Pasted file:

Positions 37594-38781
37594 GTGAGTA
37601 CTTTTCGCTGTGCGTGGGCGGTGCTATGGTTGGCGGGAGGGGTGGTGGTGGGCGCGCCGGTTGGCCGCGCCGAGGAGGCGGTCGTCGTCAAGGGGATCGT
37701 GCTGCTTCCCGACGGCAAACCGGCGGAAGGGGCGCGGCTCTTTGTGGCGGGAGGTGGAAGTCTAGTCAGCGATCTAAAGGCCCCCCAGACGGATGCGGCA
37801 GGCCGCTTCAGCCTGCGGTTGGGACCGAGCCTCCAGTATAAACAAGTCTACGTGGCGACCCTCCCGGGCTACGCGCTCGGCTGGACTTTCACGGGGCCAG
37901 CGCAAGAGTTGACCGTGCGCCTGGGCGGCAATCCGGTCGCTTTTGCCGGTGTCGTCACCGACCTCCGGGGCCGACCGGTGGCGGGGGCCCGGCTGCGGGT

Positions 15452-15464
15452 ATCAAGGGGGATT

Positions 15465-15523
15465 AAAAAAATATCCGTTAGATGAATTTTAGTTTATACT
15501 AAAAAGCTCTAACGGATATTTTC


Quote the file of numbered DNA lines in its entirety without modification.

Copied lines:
Positions 37594-38781
37594 GTGAGTA
37601 CTTTTCGCTGTGCGTGGGCGGTGCTATGGTTGGCGGGAGGGGTGGTGGTGGGCGCGCCGGTTGGCCGCGCCGAGGAGGCGGTCGTCGTCAAGGGGATCGT
37701 GCTGCTTCCCGACGGCAAACCGGCGGAAGGGGCGCGGCTCTTTGTGGCGGGAGGTGGAAGTCTAGTCAGCGATCTAAAGGCCCCCCAGACGGATGCGGCA
37801 GGCCGCTTCAGCCTGCGGTTGGGACCGAGCCTCCAGTATAAACAAGTCTACGTGGCGACCCTCCCGGGCTACGCGCTCGGCTGGACTTTCACGGGGCCAG
37901 CGCAAGAGTTGACCGTGCGCCTGGGCGGCAATCCGGTCGCTTTTGCCGGTGTCGTCACCGACCTCCGGGGCCGACCGGTGGCGGGGGCCCGGCTGCGGGT

Positions 15452-15464
15452 ATCAAGGGGGATT

Positions 15465-15523
15465 AAAAAAATATCCGTTAGATGAATTTTAGTTTATACT
15501 AAAAAGCTCTAACGGATATTTTC